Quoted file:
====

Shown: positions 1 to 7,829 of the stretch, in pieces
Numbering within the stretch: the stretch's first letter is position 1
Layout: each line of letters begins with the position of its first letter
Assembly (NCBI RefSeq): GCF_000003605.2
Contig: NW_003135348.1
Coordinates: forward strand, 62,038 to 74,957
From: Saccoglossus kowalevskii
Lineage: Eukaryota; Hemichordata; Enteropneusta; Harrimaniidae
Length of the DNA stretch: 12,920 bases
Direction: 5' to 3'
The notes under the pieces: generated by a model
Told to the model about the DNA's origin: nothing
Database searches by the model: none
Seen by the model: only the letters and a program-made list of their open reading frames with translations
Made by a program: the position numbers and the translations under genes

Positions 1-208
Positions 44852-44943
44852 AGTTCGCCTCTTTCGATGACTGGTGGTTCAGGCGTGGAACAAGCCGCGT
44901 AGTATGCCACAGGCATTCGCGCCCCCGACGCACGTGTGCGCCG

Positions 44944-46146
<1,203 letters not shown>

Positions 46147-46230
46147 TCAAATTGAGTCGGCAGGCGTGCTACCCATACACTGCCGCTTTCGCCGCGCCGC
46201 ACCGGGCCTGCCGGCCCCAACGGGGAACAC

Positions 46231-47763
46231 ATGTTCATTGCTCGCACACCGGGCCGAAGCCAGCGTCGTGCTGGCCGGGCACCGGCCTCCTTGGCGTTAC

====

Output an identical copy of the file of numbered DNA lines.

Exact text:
Shown: positions 1 to 7,829 of the stretch, in pieces
Numbering within the stretch: the stretch's first letter is position 1
Layout: each line of letters begins with the position of its first letter
Assembly (NCBI RefSeq): GCF_000003605.2
Contig: NW_003135348.1
Coordinates: forward strand, 62,038 to 74,957
From: Saccoglossus kowalevskii
Lineage: Eukaryota; Hemichordata; Enteropneusta; Harrimaniidae
Length of the DNA stretch: 12,920 bases
Direction: 5' to 3'
The notes under the pieces: generated by a model
Told to the model about the DNA's origin: nothing
Database searches by the model: none
Seen by the model: only the letters and a program-made list of their open reading frames with translations
Made by a program: the position numbers and the translations under genes

Positions 1-208
Positions 44852-44943
44852 AGTTCGCCTCTTTCGATGACTGGTGGTTCAGGCGTGGAACAAGCCGCGT
44901 AGTATGCCACAGGCATTCGCGCCCCCGACGCACGTGTGCGCCG

Positions 44944-46146
<1,203 letters not shown>

Positions 46147-46230
46147 TCAAATTGAGTCGGCAGGCGTGCTACCCATACACTGCCGCTTTCGCCGCGCCGC
46201 ACCGGGCCTGCCGGCCCCAACGGGGAACAC

Positions 46231-47763
46231 ATGTTCATTGCTCGCACACCGGGCCGAAGCCAGCGTCGTGCTGGCCGGGCACCGGCCTCCTTGGCGTTAC